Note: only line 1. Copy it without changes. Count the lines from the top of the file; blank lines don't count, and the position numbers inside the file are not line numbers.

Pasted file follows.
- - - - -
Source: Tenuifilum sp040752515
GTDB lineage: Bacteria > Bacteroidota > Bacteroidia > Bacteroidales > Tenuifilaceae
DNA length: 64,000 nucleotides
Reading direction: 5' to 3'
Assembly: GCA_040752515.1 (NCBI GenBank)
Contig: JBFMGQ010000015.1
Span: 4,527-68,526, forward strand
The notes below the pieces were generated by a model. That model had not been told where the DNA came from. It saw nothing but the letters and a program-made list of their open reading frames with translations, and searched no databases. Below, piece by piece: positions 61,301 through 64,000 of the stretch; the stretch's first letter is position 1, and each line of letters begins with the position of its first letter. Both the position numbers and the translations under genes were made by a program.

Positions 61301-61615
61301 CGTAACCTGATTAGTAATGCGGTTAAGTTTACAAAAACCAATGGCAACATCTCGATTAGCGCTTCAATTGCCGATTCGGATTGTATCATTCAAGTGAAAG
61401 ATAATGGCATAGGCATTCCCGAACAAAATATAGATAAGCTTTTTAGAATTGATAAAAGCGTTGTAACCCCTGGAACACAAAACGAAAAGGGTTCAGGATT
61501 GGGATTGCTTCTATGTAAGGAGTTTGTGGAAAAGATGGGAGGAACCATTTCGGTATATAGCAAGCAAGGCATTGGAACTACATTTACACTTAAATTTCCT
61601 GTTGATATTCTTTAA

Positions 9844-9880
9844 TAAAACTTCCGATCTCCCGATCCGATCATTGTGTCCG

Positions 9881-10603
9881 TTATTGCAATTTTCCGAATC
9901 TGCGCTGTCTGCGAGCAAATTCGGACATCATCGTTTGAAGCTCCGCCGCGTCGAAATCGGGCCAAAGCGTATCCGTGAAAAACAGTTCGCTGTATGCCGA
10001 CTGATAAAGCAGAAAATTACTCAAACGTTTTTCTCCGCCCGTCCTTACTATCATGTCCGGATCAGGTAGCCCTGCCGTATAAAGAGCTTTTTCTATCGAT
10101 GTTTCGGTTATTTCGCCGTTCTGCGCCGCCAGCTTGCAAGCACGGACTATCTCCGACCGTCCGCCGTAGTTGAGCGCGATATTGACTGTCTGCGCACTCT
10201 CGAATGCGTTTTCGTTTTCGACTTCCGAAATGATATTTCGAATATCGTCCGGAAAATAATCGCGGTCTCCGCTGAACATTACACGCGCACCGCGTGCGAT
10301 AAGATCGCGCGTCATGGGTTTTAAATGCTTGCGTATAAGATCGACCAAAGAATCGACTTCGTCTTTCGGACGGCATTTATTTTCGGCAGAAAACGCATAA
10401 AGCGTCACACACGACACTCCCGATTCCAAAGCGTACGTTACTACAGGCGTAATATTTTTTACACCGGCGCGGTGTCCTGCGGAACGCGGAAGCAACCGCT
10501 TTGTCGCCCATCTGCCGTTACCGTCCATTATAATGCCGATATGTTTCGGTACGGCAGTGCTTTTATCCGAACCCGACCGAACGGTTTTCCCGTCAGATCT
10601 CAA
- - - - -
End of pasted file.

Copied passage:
Source: Tenuifilum sp040752515